BOTTOM LEFT: The Who’s Pete Townshend at BBC Studios in Shepherds Bush, London.
BOTTOM LEFT: The Who’s Pete Townshend at BBC Studios in Shepherds Bush, London.

Counter culture's stars caught on camera

TWO months after then 25-year-old engineer Colin Beard bought his first camera he was shooting Welsh womaniser and pop giant Tom Jones in underwear.

It was 1966 and with the counter-culture surging, upstarts like Yorkshire-born Beard were able to buck the rigid conventions of the craft and deliver raw, in-the-moment windows into rock's most famous personalities.

>> My Generation, an exhibition featuring Colin Beard's 1960s rock photography, is on display at The Channon Gallery throughout November. 

Beard started his fledgling career with Go-Set, a Melbourne-born rock magazine whose student founders would all go on to star in their respective writing and publishing careers.

Things moved at lightning speed for the quick-witted Go-Set crew.

Colin Beard
Colin Beard

One memorable week they flew up to Sydney to get shots of the Rolling Stones during their 1966 tour in time for the debut issue of Go-Set.

After several failed efforts to get backstage, they were eventually admitted to the foyer of the Stones' Kings Cross hotel, and managed to con their way up to the rock stars' room with a parcel for Mick Jagger and asked for some quick shots while the band was packing.

"I didn't know how to take photographs the way I was supposed to; I was taking them from pure instinct," Beard recalled.

"We flew back to Melbourne, worked all night, fell asleep for 20 hours and were woken up to go to the press conference because they'd arrived in Melbourne, and everyone was looking at the magazine hot off the press.

"And Mick Jagger came to me and said, 'these are the best photographs we've ever had taken!'"

They were in the right place at the right time with what became the definitive approach to documenting the era.

Such was the demand for their work, a year later British Airways offered to fly the Go-Set team on a tour of the US and England, where they were feted in London by the publishers of the big rock mag, New Musical Express (NME).

"They said 'these photographs are totally unique - we've never seen anything like it. We'll give you all our contacts if you'll give us prints'."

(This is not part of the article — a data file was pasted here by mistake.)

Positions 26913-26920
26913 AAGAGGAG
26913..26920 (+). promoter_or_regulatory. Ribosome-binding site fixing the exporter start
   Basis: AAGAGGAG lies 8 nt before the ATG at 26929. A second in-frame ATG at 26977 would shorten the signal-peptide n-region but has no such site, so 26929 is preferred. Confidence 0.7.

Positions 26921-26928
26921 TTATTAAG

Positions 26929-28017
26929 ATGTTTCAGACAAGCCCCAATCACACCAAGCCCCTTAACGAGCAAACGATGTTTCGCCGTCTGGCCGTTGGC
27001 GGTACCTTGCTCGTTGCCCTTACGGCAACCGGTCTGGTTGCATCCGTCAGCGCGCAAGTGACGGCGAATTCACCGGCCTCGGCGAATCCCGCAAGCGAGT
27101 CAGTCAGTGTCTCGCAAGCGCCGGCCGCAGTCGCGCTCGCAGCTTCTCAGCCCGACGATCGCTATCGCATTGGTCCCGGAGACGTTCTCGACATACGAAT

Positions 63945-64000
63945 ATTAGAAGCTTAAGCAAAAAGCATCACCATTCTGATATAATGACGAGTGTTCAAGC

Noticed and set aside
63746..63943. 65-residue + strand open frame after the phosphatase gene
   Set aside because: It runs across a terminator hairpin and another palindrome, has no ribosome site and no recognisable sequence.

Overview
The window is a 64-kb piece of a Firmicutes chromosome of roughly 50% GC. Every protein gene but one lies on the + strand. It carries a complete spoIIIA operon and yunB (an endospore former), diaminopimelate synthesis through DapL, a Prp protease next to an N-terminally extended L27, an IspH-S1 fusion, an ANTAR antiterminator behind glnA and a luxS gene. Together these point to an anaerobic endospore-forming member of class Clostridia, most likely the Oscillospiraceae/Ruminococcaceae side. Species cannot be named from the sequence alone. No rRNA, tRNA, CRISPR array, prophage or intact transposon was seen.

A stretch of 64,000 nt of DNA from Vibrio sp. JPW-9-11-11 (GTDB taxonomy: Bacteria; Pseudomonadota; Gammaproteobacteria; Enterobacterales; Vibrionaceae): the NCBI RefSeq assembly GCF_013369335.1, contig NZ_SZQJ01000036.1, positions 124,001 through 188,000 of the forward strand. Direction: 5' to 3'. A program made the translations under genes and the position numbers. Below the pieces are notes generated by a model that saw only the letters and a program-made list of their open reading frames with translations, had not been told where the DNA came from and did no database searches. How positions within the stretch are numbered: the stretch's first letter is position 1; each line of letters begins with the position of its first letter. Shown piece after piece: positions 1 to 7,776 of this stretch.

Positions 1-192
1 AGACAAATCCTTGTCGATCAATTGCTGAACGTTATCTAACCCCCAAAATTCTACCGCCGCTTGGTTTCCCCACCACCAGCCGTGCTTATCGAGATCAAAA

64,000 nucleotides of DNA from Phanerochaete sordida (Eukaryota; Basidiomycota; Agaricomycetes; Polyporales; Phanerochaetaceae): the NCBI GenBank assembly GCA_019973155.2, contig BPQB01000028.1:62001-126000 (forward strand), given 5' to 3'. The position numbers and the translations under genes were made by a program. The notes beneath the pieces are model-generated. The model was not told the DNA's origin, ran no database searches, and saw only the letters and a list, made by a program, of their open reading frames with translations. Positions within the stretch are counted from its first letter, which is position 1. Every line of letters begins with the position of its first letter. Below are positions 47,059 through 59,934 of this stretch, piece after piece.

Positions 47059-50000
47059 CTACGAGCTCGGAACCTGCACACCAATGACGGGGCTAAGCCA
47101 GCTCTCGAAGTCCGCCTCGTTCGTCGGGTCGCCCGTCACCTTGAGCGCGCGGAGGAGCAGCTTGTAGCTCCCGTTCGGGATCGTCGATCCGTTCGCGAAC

Their international work was not confined to London.

During a tour of California to shoot the now legendary Monterey Pop Festival, Beard photographed Jimi Hendrix and Janis Joplin, among others.

"Basically I was photographing people in their environment," he explained.

"It comes from raw passion. You're not trying to take great photographs, what you're trying to do is express something genuine, and in doing so, you engage.

LEFT: The Easybeats having breakfast in London before they recorded Friday On My Mind, and before the English public really knew who they were: “They were a bit lost,” Colin Beard recalled.
LEFT: The Easybeats having breakfast in London before they recorded Friday On My Mind, and before the English public really knew who they were: “They were a bit lost,” Colin Beard recalled.

"Defining the extraordinary within the ordinary is the key to great photography."

Rock critic Glenn A Baker would later describe Beard's shots as "almost like he was photographing punk 10 years before punk".

Incredibly, he stayed in rock photography for only two years, graduating to fashion photography and using the same raw approach to shoot covers for Vogue and other big titles.

ABOVE: The Master’s Apprentices taken at a Melbourne cemetery in 1966.
ABOVE: The Master’s Apprentices taken at a Melbourne cemetery in 1966.

By the mid-1970s he had turned to teaching and photo-journalism, publishing several best-selling books of his work including The Mountain Men and Sacred Places of Australia.

Now living on the Sunshine Coast, Beard is a passionate teacher of his craft and has taught and remains friends with many of Australia's best photographers.



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